Documentary explores who owns yoga

Man in Natarajasana poseA very interesting, thought-provoking, intelligent and unbiased documentary called ‘Who Owns Yoga?’ has recently been released by Al Jazeera English and is available to watch online.

It’s only 50 minutes long yet manages to address thorny issues such as the modern commercialisation of yoga (especially in the west), the trend for new ‘types’ of yoga such as rave yoga and boxing yoga and whether yoga is secular or ‘belongs’ to a particular religion, country, culture etc. The film also tries to address whether yoga is a spiritual practice or if it can be a purely physical practice too.

The Swedish-born Indian journalist and yoga teacher Bhanu Bhatnagar takes the viewer on the journey with him as he explores these themes in America and England. He admits that whilst he would like yoga to be secular, he also believes it is connected to its Hindu philosophical heritage, and that it is a deeply personal practice. He tackles some American yoga organisations for their attempts to copyright yoga, and also travels to India to explore how yoga teachers there view the commercial Western approaches to yoga.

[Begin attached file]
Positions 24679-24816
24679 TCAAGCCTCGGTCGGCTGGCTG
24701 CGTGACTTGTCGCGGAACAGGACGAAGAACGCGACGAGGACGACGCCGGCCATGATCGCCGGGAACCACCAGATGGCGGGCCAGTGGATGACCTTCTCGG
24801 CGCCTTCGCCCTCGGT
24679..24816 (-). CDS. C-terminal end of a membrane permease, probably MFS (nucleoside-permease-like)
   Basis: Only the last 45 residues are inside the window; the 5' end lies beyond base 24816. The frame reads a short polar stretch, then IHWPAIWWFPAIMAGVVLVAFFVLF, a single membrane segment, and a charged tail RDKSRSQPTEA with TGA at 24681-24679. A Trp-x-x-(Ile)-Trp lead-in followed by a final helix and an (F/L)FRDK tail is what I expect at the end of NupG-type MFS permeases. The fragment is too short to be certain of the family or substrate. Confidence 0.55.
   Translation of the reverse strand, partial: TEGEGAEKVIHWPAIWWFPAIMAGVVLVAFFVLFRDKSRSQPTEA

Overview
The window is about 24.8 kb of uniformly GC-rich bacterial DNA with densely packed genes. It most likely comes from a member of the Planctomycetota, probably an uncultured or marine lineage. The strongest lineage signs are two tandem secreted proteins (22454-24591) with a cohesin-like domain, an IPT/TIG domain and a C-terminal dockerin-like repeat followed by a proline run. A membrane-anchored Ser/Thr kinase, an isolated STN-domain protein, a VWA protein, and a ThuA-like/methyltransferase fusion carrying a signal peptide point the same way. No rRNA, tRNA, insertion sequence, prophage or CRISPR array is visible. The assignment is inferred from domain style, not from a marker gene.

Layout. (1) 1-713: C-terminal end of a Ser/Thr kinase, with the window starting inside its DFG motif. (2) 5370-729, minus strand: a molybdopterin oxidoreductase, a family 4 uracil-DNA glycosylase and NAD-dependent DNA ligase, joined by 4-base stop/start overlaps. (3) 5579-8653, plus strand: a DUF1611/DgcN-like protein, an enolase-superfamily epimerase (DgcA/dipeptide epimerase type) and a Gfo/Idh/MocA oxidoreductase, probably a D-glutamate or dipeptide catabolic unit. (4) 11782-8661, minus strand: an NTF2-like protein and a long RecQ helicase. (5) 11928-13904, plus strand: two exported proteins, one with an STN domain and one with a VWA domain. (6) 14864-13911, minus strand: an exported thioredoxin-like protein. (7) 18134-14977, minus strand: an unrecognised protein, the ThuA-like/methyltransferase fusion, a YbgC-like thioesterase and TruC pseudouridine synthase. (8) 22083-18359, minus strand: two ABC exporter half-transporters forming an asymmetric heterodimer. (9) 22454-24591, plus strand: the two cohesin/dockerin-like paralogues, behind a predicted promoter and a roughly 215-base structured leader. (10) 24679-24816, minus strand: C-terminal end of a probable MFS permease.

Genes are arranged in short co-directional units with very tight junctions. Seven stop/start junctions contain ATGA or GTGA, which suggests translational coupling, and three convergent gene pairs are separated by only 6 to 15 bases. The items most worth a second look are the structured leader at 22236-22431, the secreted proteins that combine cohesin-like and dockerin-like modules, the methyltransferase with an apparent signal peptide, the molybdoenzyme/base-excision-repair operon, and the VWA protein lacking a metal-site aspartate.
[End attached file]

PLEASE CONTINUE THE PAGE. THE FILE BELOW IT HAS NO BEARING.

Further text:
You can also read an in-depth interview with Bhanu Bhatnagar on the Yoga Magazine website. This interview confirms my views that I could see he had closer affinity to some of the yoga teachers he interviewed than others, but despite this, he sees value in everyone he meets, recognising that the more people experiencing yoga, the greater the benefits.

If you have 50 minutes and a connection to the Internet, it’s definitely worth watching. Watch it on YouTube, or on the Al Jazeera website (where there’s also more background and some pictures from the film) or via DoYouYoga. Or follow the Facebook community group for the film.

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